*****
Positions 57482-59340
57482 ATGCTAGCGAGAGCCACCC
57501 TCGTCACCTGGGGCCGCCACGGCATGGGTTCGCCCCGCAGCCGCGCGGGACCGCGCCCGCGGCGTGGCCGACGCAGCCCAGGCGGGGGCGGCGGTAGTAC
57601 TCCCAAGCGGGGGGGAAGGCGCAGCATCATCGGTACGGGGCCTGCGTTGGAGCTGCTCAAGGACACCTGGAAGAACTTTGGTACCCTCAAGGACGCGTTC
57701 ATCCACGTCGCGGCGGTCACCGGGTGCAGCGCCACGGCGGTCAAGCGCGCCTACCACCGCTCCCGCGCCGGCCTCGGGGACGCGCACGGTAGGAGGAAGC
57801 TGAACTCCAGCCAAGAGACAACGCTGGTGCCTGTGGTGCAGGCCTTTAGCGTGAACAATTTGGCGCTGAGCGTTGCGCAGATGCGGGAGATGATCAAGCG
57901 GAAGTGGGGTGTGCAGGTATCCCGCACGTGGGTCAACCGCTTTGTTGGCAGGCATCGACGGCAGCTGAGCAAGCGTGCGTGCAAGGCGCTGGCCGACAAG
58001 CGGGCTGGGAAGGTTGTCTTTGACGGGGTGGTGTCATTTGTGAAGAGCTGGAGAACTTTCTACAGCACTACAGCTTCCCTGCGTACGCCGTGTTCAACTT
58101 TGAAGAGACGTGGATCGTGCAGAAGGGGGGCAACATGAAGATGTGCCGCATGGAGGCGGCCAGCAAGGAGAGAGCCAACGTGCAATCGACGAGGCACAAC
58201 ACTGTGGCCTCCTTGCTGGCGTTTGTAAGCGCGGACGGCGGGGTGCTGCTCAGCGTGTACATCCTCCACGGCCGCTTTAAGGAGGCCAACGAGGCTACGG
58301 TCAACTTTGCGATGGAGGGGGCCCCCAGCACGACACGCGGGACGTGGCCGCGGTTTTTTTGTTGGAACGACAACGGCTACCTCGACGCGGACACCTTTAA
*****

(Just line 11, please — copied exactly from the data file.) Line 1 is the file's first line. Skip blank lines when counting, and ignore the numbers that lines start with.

58301 TCAACTTTGCGATGGAGGGGGCCCCCAGCACGACACGCGGGACGTGGCCGCGGTTTTTTTGTTGGAACGACAACGGCTACCTCGACGCGGACACCTTTAA